House Bill 1010
20 YEARS OF REVENUES • Personal income tax: $3.37 billion
• Corporate income tax: $728.45 million
• Sales tax: $2.89 billion
• Use tax: $206.36 million
• Other voter approved contributions (tribal gaming, tobacco, horse track, license tags, estate and gas taxes): $5.14 million
• Total: $7.7 billion
EDUCATION FUNDINGAverage teacher salary: 1990
• Oklahoma: $23,070
• U.S.: $31,367 2009
• Oklahoma: $43,846
• U.S.: $54,319 Average per-pupil expenditure: 1990
• Oklahoma: $3,202
• U.S.: $4,604 2009
• Oklahoma: $8,006
• U.S.: $10,190
CLASS SIZES IN 200922 districts paid $197,783 in fines for exceeding classroom size limits set out in HB 1017. An unknown number of districts also claimed exemption from the class size mandate for financial reasons.
SCHOOL CONSOLIDATIONBetween 1998 and 2010, 15 school districts closed or consolidated, leaving the state with 532 districts.
House Bill 1017 Timeline
• April: School districts throughout the state hold "fire drills” simultaneously, having teachers walk out in support of better funding.
• May: Gov. Henry Bellmon creates Task Force 2000 to study educational reform.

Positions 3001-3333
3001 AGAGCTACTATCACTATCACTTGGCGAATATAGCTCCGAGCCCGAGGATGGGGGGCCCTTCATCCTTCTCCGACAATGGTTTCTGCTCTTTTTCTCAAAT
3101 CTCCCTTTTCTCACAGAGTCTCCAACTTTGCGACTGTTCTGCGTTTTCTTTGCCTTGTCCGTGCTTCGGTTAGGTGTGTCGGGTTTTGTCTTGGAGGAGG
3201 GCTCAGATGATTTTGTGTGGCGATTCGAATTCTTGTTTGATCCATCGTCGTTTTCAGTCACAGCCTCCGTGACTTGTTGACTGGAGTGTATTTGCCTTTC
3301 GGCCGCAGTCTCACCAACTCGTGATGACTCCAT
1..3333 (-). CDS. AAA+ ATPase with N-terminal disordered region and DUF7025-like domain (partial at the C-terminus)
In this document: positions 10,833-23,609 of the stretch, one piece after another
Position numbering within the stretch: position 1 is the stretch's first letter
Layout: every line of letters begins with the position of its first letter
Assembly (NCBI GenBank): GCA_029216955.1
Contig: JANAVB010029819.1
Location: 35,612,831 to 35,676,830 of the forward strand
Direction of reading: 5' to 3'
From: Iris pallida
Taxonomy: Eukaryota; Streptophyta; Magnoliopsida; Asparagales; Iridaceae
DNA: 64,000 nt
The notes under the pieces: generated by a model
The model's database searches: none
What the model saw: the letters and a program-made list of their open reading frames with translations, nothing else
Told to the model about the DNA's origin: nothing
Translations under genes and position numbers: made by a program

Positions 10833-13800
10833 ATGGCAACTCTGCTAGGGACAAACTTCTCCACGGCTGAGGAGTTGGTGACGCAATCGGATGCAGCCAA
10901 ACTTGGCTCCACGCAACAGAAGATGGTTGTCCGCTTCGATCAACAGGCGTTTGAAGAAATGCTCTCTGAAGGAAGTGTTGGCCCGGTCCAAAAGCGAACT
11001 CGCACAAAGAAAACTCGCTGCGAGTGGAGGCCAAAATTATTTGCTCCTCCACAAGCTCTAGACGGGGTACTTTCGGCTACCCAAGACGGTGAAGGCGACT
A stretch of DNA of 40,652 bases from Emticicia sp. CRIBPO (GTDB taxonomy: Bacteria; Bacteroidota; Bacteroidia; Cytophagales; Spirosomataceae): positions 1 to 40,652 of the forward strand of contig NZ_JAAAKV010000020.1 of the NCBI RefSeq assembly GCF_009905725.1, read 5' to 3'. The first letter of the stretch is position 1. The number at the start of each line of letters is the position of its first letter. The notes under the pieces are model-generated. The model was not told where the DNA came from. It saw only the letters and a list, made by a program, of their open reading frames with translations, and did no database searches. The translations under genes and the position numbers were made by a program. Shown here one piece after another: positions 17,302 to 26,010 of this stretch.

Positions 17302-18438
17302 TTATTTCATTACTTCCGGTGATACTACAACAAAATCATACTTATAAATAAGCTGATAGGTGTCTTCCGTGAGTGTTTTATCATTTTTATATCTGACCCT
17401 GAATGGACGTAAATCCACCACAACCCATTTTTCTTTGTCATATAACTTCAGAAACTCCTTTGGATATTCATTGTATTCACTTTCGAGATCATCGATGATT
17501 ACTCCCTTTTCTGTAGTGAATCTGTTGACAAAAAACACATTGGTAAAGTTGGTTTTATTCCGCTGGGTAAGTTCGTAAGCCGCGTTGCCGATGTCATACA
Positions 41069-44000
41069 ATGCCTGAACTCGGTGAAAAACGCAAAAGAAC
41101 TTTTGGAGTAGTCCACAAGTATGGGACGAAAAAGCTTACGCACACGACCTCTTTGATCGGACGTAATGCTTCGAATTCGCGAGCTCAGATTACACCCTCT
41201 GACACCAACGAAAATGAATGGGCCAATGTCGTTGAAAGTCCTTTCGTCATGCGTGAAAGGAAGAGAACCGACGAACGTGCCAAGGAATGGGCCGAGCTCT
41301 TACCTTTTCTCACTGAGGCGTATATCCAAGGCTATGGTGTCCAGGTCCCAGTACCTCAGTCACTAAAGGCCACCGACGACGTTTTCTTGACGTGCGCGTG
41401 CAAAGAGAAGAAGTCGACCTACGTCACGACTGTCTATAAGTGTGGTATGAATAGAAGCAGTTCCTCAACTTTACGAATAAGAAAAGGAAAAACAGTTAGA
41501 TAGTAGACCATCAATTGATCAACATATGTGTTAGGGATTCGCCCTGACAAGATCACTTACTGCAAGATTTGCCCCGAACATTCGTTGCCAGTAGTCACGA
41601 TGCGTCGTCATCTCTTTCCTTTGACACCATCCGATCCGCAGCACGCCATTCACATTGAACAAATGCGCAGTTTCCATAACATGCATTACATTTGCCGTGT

• July: Bellmon calls a special session to deal with "an emergency” in education funding.
• August: Special session convenes defeating 96-1 Bellmon’s initial proposal of a $292 million surcharge on state income tax and the elimination of property tax.
• September: George Singer and Task Force 2000 begin their study of education reform.
• November: Singer’s recommendations are incorporated into a tax increase and reform bill when a second special session meets. 1990
• February: The House approves a $230 million tax increase known as House Bill 1017.
• April 11: The Senate passes the bill but is five votes shy of an emergency clause which would make the bill take effect immediately, creating a hurdle for repeal efforts that were sure to come.
• April 16: Thousands of teachers walk out of their classrooms for a five day rally at the Capitol.
• April 19: The emergency clause passes the Senate, forcing any referendum repeal attempt to be worded in a negative manner. 1991
• October: Voters defeat a referendum to repeal House Bill 1017 with 428,204 people voting to keep the tax increase and 361,293 people voting to repeal the bill. 1992 March: Voters approve State Question 640 requires a statewide vote on any tax increase that fails to receive a super-majority in both the House and Senate.